Sometimes people ask me who I am making a quilt for.....and I feel guilty when I say I'm just making it for the pleasure of making it. I see quilts on the Internet that I love, and think......I'd love to have that quilt, but it's not possible.....But I can make my own version of it!
So that's why I make quilts - to have my own version of some of the lovely ones I see on the Internet.
When I was working on the snowball blocks for the quilt I blogged about last week, (Here) there were lots of small triangles left over from the corner cuts. I asked the other members of The Churn Dashers to give me their leftovers too, if they were throwing them away. So I set out to find a quilt that would use lots of small half square triangles. I found this one (Here) and loved it. I love the borders and how they are added.
Screen Shot from internet of the Quilt I like:
Then, after I started making it, I discovered that Barbara Brackman had posted about this quilt on her blog. (Here) and again (Here) and again (Here) Very interesting! Barbara Brackman is a quilt historian and her blog posts are very informative. Was it made in 1862? We will never know for sure. The original sold for $5,938 at auction, and measures 32.25" by 38.25".
Here's the story of my progress in making this quilt:
I started by printing out a copy of the quilt, and cutting the picture of the triangles into 5 sections, to concentrate on one section at a time. The original quilt had notes somewhere that said the hsts were 1 inch, but when I did the math, it would make the quilt smaller than the original, and when I looked at making it with hsts that were 1.25 inch finished, the quilt would be slightly larger than the original. I suspect the original had triangles that varied from 1 inch to 1.25 inch finished size. Since the triangles I had left over were able to be trimmed to 1.25 inch size, I went with that size. My completed quilt measures 38" by 45".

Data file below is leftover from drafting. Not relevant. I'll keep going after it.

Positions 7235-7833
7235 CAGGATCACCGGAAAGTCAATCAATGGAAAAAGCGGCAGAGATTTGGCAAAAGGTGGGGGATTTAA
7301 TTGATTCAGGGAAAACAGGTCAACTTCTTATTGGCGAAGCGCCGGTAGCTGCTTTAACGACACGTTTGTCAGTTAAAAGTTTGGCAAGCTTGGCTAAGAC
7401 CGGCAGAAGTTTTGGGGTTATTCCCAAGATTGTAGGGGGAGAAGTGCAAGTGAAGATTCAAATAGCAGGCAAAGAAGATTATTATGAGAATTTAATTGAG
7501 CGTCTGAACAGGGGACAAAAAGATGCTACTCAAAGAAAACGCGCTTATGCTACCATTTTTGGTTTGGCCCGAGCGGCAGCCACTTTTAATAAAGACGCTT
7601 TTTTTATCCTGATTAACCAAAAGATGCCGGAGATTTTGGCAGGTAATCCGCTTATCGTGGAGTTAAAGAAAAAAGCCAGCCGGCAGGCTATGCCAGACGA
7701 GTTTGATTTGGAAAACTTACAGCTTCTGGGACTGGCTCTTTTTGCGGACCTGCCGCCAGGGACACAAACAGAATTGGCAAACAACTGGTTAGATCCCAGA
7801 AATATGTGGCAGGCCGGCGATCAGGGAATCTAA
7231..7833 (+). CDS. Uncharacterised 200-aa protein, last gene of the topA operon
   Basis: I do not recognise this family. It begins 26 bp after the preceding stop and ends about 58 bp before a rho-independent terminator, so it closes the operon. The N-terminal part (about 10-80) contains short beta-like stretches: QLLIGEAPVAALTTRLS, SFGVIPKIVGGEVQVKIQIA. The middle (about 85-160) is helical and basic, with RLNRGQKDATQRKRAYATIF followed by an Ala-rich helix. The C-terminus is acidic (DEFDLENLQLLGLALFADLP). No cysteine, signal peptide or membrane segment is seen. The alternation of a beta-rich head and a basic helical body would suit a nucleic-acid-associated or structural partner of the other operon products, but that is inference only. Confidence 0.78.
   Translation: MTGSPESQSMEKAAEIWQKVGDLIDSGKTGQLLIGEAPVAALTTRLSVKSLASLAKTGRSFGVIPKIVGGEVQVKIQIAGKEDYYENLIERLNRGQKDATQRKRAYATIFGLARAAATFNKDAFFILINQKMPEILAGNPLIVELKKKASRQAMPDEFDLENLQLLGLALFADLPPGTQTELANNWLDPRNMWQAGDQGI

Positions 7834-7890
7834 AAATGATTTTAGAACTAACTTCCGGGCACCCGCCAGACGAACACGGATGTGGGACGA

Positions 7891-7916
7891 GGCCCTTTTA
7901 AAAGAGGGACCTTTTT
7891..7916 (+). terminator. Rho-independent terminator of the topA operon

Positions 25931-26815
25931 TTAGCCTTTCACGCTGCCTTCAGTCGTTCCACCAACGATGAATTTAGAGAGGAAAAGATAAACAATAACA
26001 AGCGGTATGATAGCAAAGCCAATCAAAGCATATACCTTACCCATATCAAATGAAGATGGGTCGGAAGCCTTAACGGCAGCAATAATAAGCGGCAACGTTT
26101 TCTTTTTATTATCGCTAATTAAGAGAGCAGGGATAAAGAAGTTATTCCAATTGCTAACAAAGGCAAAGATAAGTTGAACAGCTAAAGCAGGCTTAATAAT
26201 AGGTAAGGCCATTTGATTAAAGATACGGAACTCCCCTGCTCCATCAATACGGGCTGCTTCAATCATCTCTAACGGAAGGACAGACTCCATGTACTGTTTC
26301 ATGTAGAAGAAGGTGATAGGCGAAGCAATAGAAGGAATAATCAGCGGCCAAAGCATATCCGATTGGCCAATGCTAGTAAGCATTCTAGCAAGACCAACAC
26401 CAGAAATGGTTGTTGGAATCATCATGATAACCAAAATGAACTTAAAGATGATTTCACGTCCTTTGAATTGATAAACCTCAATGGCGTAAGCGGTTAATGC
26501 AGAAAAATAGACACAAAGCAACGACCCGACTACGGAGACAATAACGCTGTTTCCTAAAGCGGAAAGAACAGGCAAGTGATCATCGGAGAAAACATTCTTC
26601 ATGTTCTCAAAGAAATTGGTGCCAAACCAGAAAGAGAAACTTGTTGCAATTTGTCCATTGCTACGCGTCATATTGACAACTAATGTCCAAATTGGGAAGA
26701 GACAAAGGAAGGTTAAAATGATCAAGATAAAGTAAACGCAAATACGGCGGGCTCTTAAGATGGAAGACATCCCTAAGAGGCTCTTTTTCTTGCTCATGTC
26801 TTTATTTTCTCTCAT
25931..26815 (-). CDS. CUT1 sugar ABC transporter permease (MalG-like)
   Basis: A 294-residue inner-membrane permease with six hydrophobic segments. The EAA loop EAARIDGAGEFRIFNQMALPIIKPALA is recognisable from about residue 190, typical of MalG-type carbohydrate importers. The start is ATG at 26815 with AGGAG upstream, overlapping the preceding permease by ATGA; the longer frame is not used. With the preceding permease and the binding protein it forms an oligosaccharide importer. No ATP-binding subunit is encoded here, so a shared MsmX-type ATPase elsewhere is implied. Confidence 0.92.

Here are the top two sections on my design wall:
Picture of the back:
While making small triangles, I press everything open to make it a little less bulky with so many seams.
When I had the four largers sections of hsts together, I added the red, white and blue borders on three sides. Then I made the "flags" of red and white stripes, and appliqued stars on the blue sections:
One final seam would connect the "flags" end to the four hsts section. But I had a problem in that the "flags" end section was narrower than the hst section. I remade the flag portions and made the red and white stripes a little wider. But then the opposite problem appeared: the "flag" end section was wider than the main hst section. I decided to remove the blue stripe on the top and the bottom of the main hst section, and replace it with a much wider blue stripe, and then after the "flag" end section was attached, I could whack off the blue stripe part that was wider then the "flag" section just attached. I hope you are following me on this. It was a hit and miss way to do it, but it worked. I was not about to make the two flags a third time.
Here is a picture of the complete top showing the blue stripes at top and bottom that are a little bit wider than they were on the completed quilt. Picture taken just before I cut them down to the size of the "flag" end.
I embroidered 1862 in the corner of one flag to match the original, and then added my label on the back with January, 2016 as the date the quilt was made.
It was a lot of fun to make, and I look forward to hanging it in my house for patriotic holidays, once it gets back to me.